Media mentorship

From a home for articles deleted from Wikipedia
Jump to: navigation, search
This article was considered for deletion at Wikipedia on February 4 2016. This is a backup of Wikipedia:Media_mentorship. All of its AfDs can be found at Wikipedia:Special:PrefixIndex/Wikipedia:Articles_for_deletion/Media_mentorship, the first at Wikipedia:Wikipedia:Articles_for_deletion/Media_mentorship. Purge

Wikipedia editors had multiple issues with this page:
The topic of this article may not meet Wikipedia's general notability guideline. But, that doesn't mean someone has to… establish notability by citing reliable secondary sources that are independent of the topic and provide significant coverage of it beyond its mere trivial mention. (February 2016)

Template:Tone Template:Underlinked Media mentorship, a term first used by Lisa Guernsey of the New America Foundation at a 2014 TEDxMidAtlantic event,[1] refers to the practice of supporting individuals in their media practice and decisions. The term was created to describe the practice of media support in particular with the creation and prevalence of digital media, but it ultimately refers to media in all formats.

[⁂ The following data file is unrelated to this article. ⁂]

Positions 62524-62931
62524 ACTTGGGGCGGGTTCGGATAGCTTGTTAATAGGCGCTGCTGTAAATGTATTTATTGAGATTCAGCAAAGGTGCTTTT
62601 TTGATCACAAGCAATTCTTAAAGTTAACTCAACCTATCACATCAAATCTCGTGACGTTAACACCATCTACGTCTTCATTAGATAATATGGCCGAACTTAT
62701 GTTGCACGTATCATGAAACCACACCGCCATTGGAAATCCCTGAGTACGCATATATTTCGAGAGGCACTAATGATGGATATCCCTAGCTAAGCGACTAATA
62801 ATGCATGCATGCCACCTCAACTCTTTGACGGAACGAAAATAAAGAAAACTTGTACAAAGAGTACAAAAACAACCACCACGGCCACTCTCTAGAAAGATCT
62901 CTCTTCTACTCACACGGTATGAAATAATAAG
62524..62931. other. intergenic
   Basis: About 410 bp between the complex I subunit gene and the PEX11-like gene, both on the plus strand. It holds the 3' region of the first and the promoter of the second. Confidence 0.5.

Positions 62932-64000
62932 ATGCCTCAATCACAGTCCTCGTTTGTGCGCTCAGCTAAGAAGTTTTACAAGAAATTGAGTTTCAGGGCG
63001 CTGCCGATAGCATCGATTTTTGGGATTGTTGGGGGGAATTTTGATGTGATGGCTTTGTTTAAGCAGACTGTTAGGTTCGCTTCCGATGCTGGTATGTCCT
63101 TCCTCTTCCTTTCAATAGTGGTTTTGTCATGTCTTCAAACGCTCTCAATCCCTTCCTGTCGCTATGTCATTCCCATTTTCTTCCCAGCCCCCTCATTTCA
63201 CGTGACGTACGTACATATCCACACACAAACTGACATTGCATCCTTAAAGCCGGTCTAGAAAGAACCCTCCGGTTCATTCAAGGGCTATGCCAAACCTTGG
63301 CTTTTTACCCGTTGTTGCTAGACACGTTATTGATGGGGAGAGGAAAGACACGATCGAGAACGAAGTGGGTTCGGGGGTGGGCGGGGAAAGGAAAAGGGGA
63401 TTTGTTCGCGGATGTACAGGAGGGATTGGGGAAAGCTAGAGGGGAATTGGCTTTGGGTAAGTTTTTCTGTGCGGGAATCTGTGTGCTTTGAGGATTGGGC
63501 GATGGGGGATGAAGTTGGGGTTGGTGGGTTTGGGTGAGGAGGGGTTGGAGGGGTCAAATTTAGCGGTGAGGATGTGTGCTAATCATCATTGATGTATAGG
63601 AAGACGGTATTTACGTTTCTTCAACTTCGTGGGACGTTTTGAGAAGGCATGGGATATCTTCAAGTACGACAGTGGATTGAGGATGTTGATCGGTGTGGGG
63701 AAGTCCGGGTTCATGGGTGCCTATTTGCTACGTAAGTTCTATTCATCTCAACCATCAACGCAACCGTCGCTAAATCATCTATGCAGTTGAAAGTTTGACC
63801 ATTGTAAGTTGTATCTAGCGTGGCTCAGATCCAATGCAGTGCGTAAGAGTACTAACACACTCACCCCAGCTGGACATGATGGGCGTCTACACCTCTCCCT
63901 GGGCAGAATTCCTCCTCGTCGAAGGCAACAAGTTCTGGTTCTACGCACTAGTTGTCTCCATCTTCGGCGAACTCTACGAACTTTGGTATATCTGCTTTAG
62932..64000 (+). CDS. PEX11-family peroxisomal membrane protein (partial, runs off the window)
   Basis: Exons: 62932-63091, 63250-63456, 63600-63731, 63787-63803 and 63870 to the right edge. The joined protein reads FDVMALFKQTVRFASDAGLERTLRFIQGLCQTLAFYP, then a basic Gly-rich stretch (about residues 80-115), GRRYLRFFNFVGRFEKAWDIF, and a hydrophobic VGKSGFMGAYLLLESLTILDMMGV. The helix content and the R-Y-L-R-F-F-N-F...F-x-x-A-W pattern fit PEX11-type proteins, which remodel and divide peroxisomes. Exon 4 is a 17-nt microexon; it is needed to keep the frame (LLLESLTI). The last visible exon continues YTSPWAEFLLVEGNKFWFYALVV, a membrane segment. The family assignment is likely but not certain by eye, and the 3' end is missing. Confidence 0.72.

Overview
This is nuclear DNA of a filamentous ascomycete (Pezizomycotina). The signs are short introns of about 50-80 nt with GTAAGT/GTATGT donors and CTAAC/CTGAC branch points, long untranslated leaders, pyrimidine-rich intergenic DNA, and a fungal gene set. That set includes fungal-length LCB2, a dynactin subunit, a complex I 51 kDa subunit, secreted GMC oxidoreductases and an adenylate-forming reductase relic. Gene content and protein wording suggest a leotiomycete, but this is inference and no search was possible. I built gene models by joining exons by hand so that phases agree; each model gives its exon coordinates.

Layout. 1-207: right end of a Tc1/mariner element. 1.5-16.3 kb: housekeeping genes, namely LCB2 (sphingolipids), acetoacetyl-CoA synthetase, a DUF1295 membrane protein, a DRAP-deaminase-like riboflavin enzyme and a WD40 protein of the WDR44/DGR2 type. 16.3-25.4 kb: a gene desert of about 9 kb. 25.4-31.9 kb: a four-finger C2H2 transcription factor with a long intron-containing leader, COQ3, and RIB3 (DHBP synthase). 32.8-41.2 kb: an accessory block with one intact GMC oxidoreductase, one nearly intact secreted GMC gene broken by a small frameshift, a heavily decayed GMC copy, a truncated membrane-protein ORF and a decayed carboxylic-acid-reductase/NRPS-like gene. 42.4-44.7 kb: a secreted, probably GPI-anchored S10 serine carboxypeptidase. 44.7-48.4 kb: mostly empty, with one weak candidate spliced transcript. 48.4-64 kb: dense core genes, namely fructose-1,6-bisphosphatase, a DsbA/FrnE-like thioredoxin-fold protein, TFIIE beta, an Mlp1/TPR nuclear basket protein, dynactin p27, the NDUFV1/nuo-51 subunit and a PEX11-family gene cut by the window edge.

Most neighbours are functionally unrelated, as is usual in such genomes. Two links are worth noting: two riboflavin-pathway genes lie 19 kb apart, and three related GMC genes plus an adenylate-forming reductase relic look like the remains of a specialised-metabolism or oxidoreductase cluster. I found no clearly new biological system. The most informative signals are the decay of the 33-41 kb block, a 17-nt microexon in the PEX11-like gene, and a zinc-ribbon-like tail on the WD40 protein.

Media Mentorship in Libraries Serving Youth

In 2015, the Board of the Association for Library Service to Children accepted a white paper titled "Media Mentorship in Libraries Serving Youth." This paper outlines the role of youth librarians and other library staff when it comes to supporting children and families in their media use. The role of the media mentor is twofold:

  1. to support children and their families in their decisions and practice around media use;
  2. to have access to, and share, recommendations for and research on children's media use.

Media mentors are objective in their support of families and their media information needs, relying on reputable research and recommendations (as from the American Academy of Pediatrics, the Fred Rogers Center, the National Association for the Education of Young Children, the Joan Ganz Cooney Center, and Zero to Three). Media mentors provide support for families to make the best media decisions for them and their children.[2]

The white paper also recognizes four positions that are integral to the availability of media mentors in libraries:

  1. libraries should have librarians and other staff who embrace their role as media mentors;
  2. media mentors should support children and families in their media use and decisions;
  3. library schools should provide training to support future practitioners being media mentors;
  4. professional development for librarians and other youth services practitioners should support the role of media mentor.

In addition to supporting children and families through published research and recommendations, media mentors also seek out evaluations of media in all formats—and in many instances evaluate such media themselves—to ensure that recommendations of specific media focus on developmental appropriateness and positive, productive use. Media mentors model exemplary use of media in order to promote positive media behaviors and habits; such modeling specifically promotes joint media engagement, or the practice of a young children and an adult caregiver interacting with a media experience together.[3]